Pension Loans Scheme changes

What are the rules?
The Pension Loans Scheme (PLS) has been expanded to include all eligible people of age pension age who have securable real estate owned in Australia.

The amount that can be borrowed, via a fortnightly loan, will increase to 150 per cent of the fortnightly Age Pension.

This means that full rate pensioners will be able to increase their annual income by up to $12,040.50 (singles) or $18,150.50 (couples) – based on the current rate of the Age Pension – by unlocking the equity in their home.

How much can you borrow?
The full details are yet to be revealed, but the Government states that the current PLS actuarially calculated formula, which limits the cumulative amount of loan plus interest that can be borrowed, will continue to apply. While the overall maximum you can receive is 150 per cent of the maximum rate of the Age Pension, your actual limit will depend on your age, how long you intend to receive payments, whether you are single or have a partner, the value of your home and how much Age Pension you receive. The formula is conservative to ensure participants do not borrow more than their home is worth.

How much will this cost you?
The current scheme interest rate of 5.25 per cent per annum will apply to existing and new loans. Participants have the flexibility to start or stop receiving payments as their personal circumstances change, and generally repay the loan once the asset (usually the family home) is sold or from their estate. They can repay earlier if they choose.

Will your PLS be taxed or means tested?
Income streams from the PLS are non-taxable and generally not means tested. However, if you save PLS payments, rather than spending them, the saved amount could be means tested.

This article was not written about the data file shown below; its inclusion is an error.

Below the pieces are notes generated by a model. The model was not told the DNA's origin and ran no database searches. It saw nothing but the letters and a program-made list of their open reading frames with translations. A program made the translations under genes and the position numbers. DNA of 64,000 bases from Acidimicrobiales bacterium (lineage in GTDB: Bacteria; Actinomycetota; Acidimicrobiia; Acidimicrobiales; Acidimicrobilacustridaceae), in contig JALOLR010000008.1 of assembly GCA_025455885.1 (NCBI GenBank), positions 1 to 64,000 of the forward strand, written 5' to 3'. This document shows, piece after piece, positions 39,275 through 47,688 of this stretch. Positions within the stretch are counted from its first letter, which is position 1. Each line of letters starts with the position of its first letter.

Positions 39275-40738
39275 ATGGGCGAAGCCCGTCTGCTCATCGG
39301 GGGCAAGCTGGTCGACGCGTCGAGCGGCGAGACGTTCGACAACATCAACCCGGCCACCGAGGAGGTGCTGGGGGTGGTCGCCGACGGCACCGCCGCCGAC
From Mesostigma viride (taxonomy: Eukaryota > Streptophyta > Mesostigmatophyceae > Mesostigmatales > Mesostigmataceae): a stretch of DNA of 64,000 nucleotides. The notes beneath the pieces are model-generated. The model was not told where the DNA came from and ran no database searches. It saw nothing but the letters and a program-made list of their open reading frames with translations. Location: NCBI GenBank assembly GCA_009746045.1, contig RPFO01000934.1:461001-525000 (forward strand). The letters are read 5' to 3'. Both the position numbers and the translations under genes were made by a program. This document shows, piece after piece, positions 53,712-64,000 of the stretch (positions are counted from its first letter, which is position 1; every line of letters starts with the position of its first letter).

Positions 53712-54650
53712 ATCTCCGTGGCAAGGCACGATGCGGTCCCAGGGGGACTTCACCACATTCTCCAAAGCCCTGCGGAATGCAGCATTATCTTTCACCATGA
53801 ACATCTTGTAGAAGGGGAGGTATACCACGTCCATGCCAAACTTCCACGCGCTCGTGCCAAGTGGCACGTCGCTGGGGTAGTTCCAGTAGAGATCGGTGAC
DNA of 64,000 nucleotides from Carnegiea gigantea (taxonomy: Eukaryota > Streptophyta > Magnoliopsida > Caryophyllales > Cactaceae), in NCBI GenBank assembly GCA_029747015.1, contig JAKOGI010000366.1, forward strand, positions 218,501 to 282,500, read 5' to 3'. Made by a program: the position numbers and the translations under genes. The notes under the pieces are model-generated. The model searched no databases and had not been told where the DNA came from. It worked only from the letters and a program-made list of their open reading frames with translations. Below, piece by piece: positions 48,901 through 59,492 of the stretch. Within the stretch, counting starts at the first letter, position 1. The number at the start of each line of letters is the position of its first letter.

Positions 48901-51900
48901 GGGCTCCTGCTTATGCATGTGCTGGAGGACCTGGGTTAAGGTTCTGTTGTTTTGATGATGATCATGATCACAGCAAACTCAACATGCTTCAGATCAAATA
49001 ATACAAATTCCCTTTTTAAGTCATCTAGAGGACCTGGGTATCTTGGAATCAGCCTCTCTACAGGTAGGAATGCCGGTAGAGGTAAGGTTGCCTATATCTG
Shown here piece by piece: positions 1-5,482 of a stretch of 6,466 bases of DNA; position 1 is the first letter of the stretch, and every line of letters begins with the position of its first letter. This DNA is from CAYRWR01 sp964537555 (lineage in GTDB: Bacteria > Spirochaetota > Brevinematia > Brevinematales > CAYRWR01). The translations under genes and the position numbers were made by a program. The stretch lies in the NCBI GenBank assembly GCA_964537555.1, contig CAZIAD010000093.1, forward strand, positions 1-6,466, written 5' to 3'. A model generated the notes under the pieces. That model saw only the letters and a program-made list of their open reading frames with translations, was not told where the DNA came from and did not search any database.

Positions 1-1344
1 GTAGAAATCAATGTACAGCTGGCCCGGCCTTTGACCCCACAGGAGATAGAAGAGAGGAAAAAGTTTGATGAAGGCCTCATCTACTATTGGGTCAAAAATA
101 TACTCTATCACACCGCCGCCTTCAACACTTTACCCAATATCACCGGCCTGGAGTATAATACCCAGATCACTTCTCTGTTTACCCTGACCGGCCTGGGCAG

Who will use this scheme?
Currently, around 1.8 million age pensioners own their home, including 1.1 million maximum rate age pensioners and 700,000 part-rate age pensioners.

To date, uptake of the PLS has been minimal – largely because full age pensioners and self-funded retirees are excluded. From July, the Government expects up to 6000 retirees will take up a loan in the first three years.

Case study: Janet (single age pensioner)*

Janet is 70 and has a house valued at $500,000. She receives a full Age Pension of $926.20 per fortnight ($24,081 per year). Under the expanded Pension Loans Scheme, Janet is able to access some of the value in her home.

She chooses to receive additional funds of around $12,040.50 in the first year. Her income increases to $1389.29 per fortnight ($36,121.50 per year) – 150 per cent of the maximum rate of the Age Pension. The value of the loan funds increases over time in line with the indexation of the pension.

Janet continues to receive additional funds through the PLS for 20 years at an interest rate of 5.25 per cent. She passes away at age 90. Her family sells her house for $950,000. The PLS loan owed to the Government is around $600,000, which is paid from the sale of the house. About $350,000 remains in her estate. Over the 20 years, Janet received around $350,000 in additional income.

*Supplied by Australian Government, Department of Social Services

This article first appeared in the March 2019 Retirement Affordability Index.

Written by Kaye Fallick

RELATED LINKS

Using equity to live a little

Pat has a house but no super and very little retirement income. Is there a solution?

Is home sale a possible minefield?

Probable consequences on aged-care costs and pensions explained.

Explained: get a pension top up

If you receive less than a full pension, the Government may lend you some money.



SPONSORED LINKS

LOADING MORE ARTICLE...